The College examination structure has changed. Previously trainees sat 4 examinations (Parts 1, 2 and 3 MRCOphth, [no longer running] and the fellowship examination). These have been replaced by a part 1 FRCOphth examination (to be passed by the end of year 2), a Refraction Module to be passed by the end of Year 3, and part 2 FRCOphth (to be passed by the completion of training). Details of transitional arrangements for trainees who started on the MRCOphth examinations structure are available.

11) What about the ARCPs?

Trainees need to maintain a portfolio of achievement for their Annual Review of Competence Progression (ARCP). Recommended target stages of achievement of learning outcomes provide a basis for monitoring progress at ARCP. The curriculum includes assessment tools appropriate to each learning outcome, for trainers and trainees to use.

12) Is this just a box-ticking exercise?

Ticking boxes (in addition to other ways of indicating achievement of a learning outcome) will be part of the assessment of trainees. Structured assessment that is as valid and reliable as possible is important in training. Where training and supervision was previously adequate there should be no need for a significant increase; it will just be more explicit.

13) If I am starting in OST 2 (or OST 3) do I need to undertake WBAs for earlier OST years?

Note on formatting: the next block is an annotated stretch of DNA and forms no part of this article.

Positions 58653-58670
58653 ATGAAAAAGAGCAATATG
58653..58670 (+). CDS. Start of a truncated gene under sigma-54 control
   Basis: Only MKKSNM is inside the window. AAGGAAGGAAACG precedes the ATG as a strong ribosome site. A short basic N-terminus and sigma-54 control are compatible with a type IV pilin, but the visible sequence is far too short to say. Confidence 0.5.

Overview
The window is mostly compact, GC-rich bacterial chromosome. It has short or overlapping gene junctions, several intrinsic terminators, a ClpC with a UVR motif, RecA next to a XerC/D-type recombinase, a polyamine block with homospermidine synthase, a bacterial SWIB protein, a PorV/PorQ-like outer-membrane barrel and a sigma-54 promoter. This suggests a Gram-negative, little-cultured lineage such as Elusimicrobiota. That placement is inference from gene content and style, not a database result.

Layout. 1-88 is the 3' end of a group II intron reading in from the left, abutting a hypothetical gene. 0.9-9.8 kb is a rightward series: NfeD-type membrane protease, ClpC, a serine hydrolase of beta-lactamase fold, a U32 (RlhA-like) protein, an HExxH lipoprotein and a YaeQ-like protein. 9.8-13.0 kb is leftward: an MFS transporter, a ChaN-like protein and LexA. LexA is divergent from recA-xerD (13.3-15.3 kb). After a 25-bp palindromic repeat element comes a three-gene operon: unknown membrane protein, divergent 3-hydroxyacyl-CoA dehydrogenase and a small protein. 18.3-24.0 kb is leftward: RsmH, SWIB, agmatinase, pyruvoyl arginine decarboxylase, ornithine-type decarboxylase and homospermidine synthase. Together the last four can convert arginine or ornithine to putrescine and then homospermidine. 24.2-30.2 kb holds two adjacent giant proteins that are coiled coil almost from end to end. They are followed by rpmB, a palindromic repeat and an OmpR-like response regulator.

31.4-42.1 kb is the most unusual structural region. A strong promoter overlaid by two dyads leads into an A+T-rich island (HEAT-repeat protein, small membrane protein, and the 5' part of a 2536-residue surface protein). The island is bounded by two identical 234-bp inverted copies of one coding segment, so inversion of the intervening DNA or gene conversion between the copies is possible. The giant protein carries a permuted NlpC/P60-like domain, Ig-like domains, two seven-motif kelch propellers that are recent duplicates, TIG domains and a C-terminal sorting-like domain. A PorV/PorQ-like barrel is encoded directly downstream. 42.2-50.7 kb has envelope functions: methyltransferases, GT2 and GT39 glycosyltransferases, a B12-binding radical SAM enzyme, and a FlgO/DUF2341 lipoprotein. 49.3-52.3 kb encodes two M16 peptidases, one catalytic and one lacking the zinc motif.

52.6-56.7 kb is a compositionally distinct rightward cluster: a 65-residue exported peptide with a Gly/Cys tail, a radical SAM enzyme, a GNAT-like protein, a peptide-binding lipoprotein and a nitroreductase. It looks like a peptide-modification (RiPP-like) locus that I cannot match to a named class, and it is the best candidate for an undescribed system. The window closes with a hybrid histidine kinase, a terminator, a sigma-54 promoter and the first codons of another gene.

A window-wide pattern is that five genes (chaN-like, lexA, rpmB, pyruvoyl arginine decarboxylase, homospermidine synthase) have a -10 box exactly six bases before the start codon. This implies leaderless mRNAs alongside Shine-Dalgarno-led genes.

If you have been appointed at OST 2 (or 3) levels you have already demonstrated your achievement of year 1 (and 2) competencies so you don't need to. You can add the evidence/documentation to the e-portfolio as a resource if you wish to have a complete e-portfolio but this is not compulsory.

14) If I am starting in OST 2 (or 3) and gained some OST 2 (or 3) competencies as part of the application preparation for MMC, can I use the evidence towards my OST training?

Evidence of competencies achieved before starting OST may be considered in the assessment of your future training needs and placements. This is up to the Programme Director and local Specialty Training Committee. They may decide to accept some or all or none of the previously achieved higher-than-entry-level competencies in relation to future training requirements. They may of course be of value in connection with an Article 14 application.

15) As there are no generic induction / mid-point / end-point review forms or PDP forms (unlike in Foundation), I plan to construct my own and upload them. Is this sufficient? If so, where do I upload it to?

We hope to include these as time goes on but it was not possible in the short time-scale the College had to work to. Some Deaneries have their own forms so you should feel free to use these if available. (We suggest you discuss this with your College Tutor.) The scanned form can be uploaded to the Resources section (see above). It would also be appropriate to make a reflective note in your on-line CPD/Activity diary.

16) Are my assessors being trained in how to assess me using the new WBAs?

The College has run several training days and assessors who attended have been provided with resources to cascade that training throughout their regions. Deaneries should also be running generic WBA training days. There are also good resources on the College website. The College will work with Deaneries to ensure standardisation of assessments.

17) Why use WBAs they are time consuming?